LIC’s bad debt jumps, profits under stress ahead of IPO

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Updated: Feb 10, 2020 6:44 AM

Gross bad loans of LIC jumped almost five times in eight years through FY19 to as high as 6.15%.

LIC, bad debt, LIC bad debit profit, LIC profits, NPA ratio, IPOAt 8.7%, its investment income growth, too, trailed that of 9.7% for private players in FY19, showed the data with insurance regulator IRDAI.

The government’s plan to list LIC next fiscal may help unlock the life insurance behemoth’s true potential and ensure greater accountability, but at the moment it’s bleeding from a string of bad investments.

Gross bad loans of LIC jumped almost five times in eight years through FY19 to as high as 6.15%.
Analysts say its non-performing assets (NPAs) may inch up further in FY20, as bonds of companies — including DHFL, Reliance Capital and Reliance Home Finance — in which it had exposure of around Rs11,000 crore, were junked by rating agencies in the first half of the current financial year.

Its acquisition of a controlling stake in IDBI Bank in FY19 remains unremunerative, as the debt-laden bank continues to be under stress. Elevated gross NPAs of Rs24,777 crore in FY19 forced LIC to set aside as much as Rs23,761 crore to bring down the net NPA ratio to just 0.27%. Similar high provisions in FY20 will again weigh on LIC’s profits before its proposed initial public offer (IPO).

Its profit after tax of just Rs2,689 crore was also less than a half of its private peers’, including SBI Life (a joint venture between SBI and BNP Paribas Cardif), ICICI Prudential and HDFC Life, even though LIC commanded a 66% market share, based on total premium collections in FY19.

At 8.7%, its investment income growth, too, trailed that of 9.7% for private players in FY19, showed the data with insurance regulator IRDAI.  Also, while the growth in total premium of private players jumped as much as 21.4% in FY19, LIC’s moved up by just 6.1%, forcing the state-run insurer to cede almost three percentage points in the market share to private life insurers in just one year—the sharpest annual decline in recent memory. In fact, just between FY14 and FY19, LIC’s share in total life insurance premium has dropped by as much as nine percentage points from roughly 75.4% to 66.4%.

In recent years, a bulk of LIC’s exposure in stressed companies, including IL&FS, Alok Industries, Amtek Auto, ABG Shipyard, Jaypee Infratech, Jyoti Structures and Mandhana Industries, has turned bad, pressuring its profits. However, it has been able to absorb the losses, given its mammoth size. With a debt book of just over Rs 4 lakh crore, LIC is the biggest domestic institutional investor.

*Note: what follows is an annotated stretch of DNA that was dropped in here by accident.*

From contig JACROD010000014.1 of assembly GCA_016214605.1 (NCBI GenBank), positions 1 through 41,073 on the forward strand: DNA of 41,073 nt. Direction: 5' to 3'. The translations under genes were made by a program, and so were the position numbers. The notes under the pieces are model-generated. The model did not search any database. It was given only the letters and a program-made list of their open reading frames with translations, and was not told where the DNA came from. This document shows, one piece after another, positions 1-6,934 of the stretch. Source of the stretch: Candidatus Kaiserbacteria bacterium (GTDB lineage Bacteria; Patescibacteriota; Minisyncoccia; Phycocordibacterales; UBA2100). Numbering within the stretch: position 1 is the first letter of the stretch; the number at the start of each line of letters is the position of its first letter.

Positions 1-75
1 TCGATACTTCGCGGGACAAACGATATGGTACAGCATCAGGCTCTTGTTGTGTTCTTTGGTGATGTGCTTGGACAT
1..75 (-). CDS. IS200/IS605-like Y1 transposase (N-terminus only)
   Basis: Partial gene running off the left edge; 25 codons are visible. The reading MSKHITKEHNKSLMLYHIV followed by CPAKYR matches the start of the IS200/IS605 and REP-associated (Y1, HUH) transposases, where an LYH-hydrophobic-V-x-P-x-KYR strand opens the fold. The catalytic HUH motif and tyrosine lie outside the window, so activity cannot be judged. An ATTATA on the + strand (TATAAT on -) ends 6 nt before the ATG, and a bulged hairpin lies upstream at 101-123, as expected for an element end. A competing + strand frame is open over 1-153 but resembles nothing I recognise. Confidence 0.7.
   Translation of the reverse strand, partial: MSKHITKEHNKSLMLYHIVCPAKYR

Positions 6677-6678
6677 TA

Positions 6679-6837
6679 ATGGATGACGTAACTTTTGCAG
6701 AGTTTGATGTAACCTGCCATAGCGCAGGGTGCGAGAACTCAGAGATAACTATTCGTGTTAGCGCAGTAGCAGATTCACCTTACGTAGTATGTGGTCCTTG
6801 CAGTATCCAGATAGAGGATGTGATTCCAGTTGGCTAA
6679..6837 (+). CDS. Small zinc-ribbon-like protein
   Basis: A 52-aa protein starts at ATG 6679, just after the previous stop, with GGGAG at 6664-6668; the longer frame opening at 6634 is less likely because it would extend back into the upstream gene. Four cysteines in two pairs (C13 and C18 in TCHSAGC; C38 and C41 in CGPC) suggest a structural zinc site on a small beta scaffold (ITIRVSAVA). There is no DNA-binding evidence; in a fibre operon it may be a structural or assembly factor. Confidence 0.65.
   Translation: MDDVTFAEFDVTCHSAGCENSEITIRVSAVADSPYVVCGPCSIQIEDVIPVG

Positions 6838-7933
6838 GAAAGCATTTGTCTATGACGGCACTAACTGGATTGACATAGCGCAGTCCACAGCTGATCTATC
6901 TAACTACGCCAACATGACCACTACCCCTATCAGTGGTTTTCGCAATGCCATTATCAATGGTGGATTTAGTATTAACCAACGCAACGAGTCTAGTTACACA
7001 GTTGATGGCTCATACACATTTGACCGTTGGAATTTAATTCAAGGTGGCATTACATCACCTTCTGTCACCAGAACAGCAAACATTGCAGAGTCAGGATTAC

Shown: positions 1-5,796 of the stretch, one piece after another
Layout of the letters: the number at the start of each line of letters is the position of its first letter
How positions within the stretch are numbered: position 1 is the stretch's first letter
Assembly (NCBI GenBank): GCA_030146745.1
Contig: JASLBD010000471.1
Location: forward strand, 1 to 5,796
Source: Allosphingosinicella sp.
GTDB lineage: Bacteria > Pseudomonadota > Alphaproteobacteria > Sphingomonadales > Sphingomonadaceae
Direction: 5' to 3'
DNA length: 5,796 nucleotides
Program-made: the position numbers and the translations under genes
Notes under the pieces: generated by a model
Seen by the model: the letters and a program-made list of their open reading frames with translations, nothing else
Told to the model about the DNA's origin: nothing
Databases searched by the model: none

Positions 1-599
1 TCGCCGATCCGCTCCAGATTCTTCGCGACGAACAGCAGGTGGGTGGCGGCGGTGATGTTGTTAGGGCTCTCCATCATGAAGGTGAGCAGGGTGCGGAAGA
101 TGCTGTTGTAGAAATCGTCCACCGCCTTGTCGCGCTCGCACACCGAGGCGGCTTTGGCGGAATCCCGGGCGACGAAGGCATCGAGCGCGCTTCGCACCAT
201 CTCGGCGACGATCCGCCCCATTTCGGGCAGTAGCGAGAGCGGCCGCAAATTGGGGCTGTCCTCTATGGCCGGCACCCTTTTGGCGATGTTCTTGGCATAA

However, in a relief to policy-makers, thanks to the massive provisioning in FY19, LIC’s net NPA was trimmed to just 0.27%, the lowest in around a decade and down from 1.82% in the previous fiscal. This may offer some flexibility to the state-run insurer in terms of fresh provisioning. Also, its operating expenses stood at 8.7% in FY19, against 12.9% of private players, according to IRDAI data. This means if the government intervention in the insurance giant stops, or at least falls meaningfully, after the listing, its asset quality, too, can potentially improve.

Official sources last week indicated to FE that if the Budget FY21 revenue targets appeared daunting during the course of the year, the government could exercise the option of overachieving its already high disinvestment target of Rs 2.1 lakh crore for the fiscal by offloading up to 10% stake in LIC. With an enterprise value of RS 36 lakh crore, a 10% IPO by the state-run insurer could alone enable the government to surpass the disinvestment target by a wide margin.

While the current Sebi rule mandates that at least 10% of the promoter’s stake be offloaded upon listing, the government will seek an exemption from this rule to dilute less in LIC, should it discover that it would be too big for the market to absorb in one go, according to the sources.

However, when asked about the quantum of the government’s stake dilution in LIC, finance secretary Rajiv Kumar told FE that an inter-ministerial board will soon take a final call on this issue. But it was likely that the listing could happen in the second half of the next fiscal.

Announcing the Budget proposal on LIC’s IPO, finance minister Nirmala Sitharaman said: “Listing of companies on stock exchanges disciplines a company and provides access to financial markets and unlocks its value. It also gives opportunity for retail investors to participate in the wealth so created. The government now proposes to sell a part of its holding in LIC by way of IPO.

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